Worker shortage has to be about more than money

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Whoever can crack the nut of making viable connections between those needing work in our area and the jobs available could accomplish an undeniable step towards our region’s progress.

It’s general knowledge that within the City of Cornwall, there are several employers who have been struggling to find people who want to work in their businesses. You can see it in the almost-monthly job fairs, the open-ended recruitment and, in at least one case, the employer busing in people from outside the region to work in Cornwall.

Yet, we also know our city to be one where the proportion of those receiving benefits from government are higher than average— even though they declined in the 2016 census.

Given the consistent need, it’s not a leap of faith to say the positions consistently available aren’t suited to the people seeking or needing work.

Not everyone is cut out to do well in logistics, a call centre or making bacon. None of the positions’ pay scales start at what could be made in the low-skilled jobs available in plants that closed decades ago.

On the education front, we have a respected logistics management program based at St. Lawrence College Cornwall. We have other business related courses available to assist with general office and communications skills. We even have something rare in the city, a private-sector school that trains people to cut meat.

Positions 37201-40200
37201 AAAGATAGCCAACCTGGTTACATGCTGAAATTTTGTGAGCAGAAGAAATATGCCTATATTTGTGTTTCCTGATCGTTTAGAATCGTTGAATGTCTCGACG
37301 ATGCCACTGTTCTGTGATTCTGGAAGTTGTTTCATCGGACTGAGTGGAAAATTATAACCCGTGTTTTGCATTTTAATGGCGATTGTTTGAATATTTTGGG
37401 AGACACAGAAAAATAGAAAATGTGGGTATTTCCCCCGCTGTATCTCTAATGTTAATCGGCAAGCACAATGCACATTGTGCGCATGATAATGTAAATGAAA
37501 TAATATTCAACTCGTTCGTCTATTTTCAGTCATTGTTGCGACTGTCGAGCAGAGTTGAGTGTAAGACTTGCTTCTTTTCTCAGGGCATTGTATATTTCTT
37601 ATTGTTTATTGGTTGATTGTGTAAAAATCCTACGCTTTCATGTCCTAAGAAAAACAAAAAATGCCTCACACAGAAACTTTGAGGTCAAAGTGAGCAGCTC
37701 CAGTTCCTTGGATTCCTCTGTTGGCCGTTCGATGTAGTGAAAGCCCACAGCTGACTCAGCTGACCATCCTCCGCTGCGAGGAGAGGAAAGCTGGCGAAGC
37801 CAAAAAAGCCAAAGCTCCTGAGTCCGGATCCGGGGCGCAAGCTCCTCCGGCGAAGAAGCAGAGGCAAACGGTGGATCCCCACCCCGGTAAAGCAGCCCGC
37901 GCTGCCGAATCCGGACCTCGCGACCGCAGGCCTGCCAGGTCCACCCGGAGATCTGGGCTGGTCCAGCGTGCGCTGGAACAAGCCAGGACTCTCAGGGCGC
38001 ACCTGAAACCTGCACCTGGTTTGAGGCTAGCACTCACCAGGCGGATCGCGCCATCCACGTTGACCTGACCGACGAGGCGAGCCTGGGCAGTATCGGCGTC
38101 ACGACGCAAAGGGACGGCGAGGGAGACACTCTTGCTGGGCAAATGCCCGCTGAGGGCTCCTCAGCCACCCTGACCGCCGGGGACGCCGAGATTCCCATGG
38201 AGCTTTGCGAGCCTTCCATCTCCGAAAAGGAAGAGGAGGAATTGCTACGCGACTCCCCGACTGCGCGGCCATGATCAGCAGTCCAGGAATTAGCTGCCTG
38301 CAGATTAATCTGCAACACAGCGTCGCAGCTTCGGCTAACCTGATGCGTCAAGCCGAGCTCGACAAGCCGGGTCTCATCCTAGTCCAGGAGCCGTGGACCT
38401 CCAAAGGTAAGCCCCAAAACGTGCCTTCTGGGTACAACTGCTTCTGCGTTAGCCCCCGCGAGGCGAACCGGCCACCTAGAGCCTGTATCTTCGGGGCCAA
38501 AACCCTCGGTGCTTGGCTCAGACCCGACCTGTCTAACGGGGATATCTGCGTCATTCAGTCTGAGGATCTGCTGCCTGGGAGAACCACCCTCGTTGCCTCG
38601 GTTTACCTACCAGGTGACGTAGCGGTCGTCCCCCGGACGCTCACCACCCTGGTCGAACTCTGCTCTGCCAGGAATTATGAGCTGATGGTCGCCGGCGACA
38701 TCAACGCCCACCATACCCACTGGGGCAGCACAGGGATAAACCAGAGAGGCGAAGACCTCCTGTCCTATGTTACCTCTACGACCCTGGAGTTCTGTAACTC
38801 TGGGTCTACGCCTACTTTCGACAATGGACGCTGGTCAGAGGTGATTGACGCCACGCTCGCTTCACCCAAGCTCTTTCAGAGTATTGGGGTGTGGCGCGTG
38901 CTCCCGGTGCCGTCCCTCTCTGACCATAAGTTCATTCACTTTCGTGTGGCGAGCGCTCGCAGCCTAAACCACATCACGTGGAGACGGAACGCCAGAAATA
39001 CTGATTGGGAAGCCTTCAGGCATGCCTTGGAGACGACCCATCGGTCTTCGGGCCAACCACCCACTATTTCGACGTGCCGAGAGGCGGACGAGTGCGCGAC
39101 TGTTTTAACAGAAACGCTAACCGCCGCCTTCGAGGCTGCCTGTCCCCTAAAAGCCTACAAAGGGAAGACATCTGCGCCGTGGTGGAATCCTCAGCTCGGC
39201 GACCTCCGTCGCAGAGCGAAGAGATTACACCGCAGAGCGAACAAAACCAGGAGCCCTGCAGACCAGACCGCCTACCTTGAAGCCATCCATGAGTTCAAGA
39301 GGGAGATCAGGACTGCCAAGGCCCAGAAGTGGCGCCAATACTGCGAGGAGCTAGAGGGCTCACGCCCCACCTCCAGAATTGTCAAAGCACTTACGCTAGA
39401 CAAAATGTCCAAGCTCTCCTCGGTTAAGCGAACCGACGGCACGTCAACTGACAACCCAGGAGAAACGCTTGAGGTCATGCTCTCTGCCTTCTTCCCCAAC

But enrolment in these courses isn’t bursting at the seams, nor is it meet the demands of the businesses seeking employees in the city.

On Friday, Minister of Agriculture, Food, and Rural Affairs Ernie Hardeman heard about a severe labour shortage on area farms. Farmers cannot find people to work with them in their businesses.

He mentioned a need for more education.

Given all but five of our high schools offer an agricultural specialist high-skills major program, there’s not much more possible there. The University of Guelph’s research station in Winchester is brand spanking new, but that same institution walked away from Kemptville College due to lack of enrolment.

Could it be something as simple as money? That the jobs we have just don’t pay what people believe is worth improving their skillsets to get?

If they all paid more, it’s reasonable to think that would entice people to train and apply for those positions.

I don’t think it’s that simple.

If it were, that challenge would have already been solved.

hrodrigues@postmedia.com

twitter.com/HugoAPRodrigues

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